CANTON Brains were what the ravenous horde descending on the Johnson Hall of Science desired well, brains and candy, anyway.
Scores of school-age youngsters scattered through nearly 20 exhibits Friday afternoon to take in the fifth annual Brain Blast at St. Lawrence University.
The exhibits, staffed by St. Lawrence University faculty and students, vividly illustrated the regions and functions of the brain and highlighted the wide variety of neuroscience research being conducted at St. Lawrence.
A natural starting point was a coloring exercise that labeled the hemispheres and lobes of the brain. Undergraduate student Emilie Wetzel of Rochester helped children identify the parts.
This is to get children acquainted with the parts/sections of the brain and acquainted with brain functions, she said, naming the four lobes frontal, occipital, parietal and temporal.
The goals of Brain Blast are to increase public awareness of the benefits and progress of brain research and to inspire and excite the neuroscientists of tomorrow. The event is sponsored by St. Lawrences neuroscience program and its biology and psychology honors societies.
As students moved through the exhibits, more in-depth information about the parts of the brain were revealed. For example, at an exhibit about the parietal lobe, students were asked to find and identify objects with their eyes closed, an example of its function in spacial recognition and navigation.
We come every year, the kids really like all the little booths, said Tom A. Langen, Clarkson professor of biology and psychology. My kids span from 11 to 6 years old, and theres something for each of them.
Nearby, Serge V. Onyper, St. Lawrence assistant professor of psychology, showed off Oscar the rat. The rodent was taught to push a button to receive a sugar pellet in a remade experiment.
Its about the capacity of organisms to learn based on the consequences of learning, he said. If you make him hungry, hes more motivated to learn he really likes the sugar pellets. If you think about addiction, people try a drug once or twice and they like the effect, they come back again.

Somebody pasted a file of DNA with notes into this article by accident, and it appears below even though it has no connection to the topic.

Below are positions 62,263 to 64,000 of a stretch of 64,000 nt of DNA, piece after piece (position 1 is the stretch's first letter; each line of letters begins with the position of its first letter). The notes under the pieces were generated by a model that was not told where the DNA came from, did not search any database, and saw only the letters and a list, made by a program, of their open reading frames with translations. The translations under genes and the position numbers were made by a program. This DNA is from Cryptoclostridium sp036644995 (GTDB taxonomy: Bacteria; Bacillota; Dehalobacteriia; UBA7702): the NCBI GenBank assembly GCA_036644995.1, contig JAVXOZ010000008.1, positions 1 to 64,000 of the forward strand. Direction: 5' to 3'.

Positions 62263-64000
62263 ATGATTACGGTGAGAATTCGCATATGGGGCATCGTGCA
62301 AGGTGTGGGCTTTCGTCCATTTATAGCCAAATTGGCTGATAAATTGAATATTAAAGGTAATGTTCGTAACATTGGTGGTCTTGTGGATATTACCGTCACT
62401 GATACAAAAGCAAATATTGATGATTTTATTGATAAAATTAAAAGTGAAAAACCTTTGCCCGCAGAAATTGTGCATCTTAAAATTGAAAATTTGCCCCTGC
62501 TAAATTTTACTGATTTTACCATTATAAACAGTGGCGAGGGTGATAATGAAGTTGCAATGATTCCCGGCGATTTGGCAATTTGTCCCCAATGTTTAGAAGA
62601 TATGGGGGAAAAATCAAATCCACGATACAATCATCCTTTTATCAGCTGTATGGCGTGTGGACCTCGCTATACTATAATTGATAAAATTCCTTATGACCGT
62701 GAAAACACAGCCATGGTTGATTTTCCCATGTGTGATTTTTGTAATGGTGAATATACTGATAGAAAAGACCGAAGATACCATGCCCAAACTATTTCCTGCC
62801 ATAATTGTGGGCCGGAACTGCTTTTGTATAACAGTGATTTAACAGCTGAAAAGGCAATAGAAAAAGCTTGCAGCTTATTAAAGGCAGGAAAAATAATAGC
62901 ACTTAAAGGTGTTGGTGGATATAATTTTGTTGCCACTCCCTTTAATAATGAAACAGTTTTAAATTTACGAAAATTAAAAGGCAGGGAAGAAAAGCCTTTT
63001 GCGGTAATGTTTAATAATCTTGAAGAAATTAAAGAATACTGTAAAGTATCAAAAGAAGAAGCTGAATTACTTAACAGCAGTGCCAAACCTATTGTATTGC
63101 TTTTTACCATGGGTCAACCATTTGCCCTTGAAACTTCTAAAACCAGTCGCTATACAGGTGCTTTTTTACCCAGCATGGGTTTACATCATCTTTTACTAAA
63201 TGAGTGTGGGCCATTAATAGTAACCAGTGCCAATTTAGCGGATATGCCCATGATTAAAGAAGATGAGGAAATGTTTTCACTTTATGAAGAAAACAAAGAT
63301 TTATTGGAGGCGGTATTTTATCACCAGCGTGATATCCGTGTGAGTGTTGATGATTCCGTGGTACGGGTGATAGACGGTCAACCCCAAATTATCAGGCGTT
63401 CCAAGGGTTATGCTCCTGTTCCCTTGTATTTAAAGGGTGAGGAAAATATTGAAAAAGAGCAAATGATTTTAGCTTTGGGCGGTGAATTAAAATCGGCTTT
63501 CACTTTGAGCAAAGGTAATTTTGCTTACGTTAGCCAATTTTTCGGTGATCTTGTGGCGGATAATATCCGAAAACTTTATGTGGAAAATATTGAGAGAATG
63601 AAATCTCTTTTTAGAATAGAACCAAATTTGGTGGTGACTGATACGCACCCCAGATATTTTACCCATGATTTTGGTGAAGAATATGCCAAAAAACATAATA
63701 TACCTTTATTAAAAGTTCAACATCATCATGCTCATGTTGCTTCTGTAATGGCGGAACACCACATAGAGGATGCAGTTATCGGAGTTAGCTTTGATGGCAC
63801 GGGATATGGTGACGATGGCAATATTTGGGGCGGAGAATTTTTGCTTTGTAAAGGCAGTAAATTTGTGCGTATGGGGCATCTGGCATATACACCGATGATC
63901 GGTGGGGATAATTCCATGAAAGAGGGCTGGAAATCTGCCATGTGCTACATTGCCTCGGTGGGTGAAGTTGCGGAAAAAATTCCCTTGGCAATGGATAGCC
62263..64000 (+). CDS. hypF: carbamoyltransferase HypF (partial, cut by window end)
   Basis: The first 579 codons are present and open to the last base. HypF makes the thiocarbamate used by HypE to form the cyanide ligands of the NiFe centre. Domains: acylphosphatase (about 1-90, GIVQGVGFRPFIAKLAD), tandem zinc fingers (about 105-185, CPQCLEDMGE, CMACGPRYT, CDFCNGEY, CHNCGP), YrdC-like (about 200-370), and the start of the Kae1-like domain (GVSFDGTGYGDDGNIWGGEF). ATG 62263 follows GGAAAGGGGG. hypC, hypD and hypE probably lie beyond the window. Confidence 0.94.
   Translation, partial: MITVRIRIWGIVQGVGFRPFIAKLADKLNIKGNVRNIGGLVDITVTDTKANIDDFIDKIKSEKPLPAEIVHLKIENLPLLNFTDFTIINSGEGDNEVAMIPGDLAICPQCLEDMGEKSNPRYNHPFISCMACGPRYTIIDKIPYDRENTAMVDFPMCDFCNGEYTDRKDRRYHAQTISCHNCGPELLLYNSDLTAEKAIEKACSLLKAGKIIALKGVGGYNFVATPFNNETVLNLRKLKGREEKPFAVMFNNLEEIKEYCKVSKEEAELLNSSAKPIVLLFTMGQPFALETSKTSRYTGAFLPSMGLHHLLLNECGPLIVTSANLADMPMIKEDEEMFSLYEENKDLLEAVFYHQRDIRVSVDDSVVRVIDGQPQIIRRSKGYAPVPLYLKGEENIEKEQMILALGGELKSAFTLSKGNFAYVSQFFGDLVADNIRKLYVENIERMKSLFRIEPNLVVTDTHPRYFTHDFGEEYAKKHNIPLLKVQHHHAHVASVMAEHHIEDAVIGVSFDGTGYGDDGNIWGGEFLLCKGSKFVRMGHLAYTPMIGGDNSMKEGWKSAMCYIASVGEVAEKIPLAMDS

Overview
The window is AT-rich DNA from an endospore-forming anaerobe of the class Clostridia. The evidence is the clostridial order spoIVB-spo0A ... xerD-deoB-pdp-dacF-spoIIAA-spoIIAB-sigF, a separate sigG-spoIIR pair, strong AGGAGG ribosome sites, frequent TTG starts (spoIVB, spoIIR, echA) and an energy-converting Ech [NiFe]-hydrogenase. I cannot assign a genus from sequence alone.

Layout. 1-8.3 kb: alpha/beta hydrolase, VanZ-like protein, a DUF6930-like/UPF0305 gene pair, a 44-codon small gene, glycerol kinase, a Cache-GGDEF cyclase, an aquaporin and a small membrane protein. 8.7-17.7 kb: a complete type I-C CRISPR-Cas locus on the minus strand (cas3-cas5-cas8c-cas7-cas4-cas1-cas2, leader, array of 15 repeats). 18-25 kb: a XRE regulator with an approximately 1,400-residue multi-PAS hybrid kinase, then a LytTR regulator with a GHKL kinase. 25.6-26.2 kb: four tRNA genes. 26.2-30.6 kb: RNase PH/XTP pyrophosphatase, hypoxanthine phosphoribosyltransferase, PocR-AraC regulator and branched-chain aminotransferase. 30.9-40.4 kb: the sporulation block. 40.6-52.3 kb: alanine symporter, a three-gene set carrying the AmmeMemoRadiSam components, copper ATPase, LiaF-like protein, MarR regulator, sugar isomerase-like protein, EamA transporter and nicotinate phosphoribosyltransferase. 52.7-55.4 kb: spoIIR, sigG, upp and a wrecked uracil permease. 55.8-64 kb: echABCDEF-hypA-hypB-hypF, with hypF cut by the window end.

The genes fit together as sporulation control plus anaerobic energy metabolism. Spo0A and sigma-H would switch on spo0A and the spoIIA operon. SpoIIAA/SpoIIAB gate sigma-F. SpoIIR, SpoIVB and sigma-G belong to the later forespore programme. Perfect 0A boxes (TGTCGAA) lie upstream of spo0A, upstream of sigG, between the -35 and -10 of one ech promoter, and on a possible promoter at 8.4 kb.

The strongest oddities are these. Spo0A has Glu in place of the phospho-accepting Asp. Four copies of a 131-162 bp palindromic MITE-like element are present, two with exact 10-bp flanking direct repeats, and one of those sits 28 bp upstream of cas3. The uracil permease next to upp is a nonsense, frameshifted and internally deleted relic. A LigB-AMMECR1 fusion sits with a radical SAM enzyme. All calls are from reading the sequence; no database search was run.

Each year, the universitys science faculty members organize the free event in celebration of Brain Awareness Week.
Nicole Anders of Schroon Lake explained the connection between smell and memory in the frontal lobe. The key to the connection is in the olfactory bulb, which extends into regions of the brain responsible for emotional and long-term memory.
That is why smells elicit such strong memories, Ms. Anders, a biology senior and three-year veteran of the Brain Blast, said.
Students at the exhibit were exposed to different common but strong smells and asked to recall associated memories and feelings.
I think were collaborating with more groups this year, Ms. Anders said. We definitely have more tables.
In a side room, children donned latex gloves and manipulated cow brains and eyes. The sterile smell of preservatives permeated the air as Martha Chew Sánchez and her daughter slid their fingers through the goopy fluid that fills a cows eyeball.
It is a unique opportunity to have a first-hand approach with the regions of the brain, said Ms. Chew Sánchez, a St. Lawrence global studies professor. I dont think my daughter will have many opportunities like this.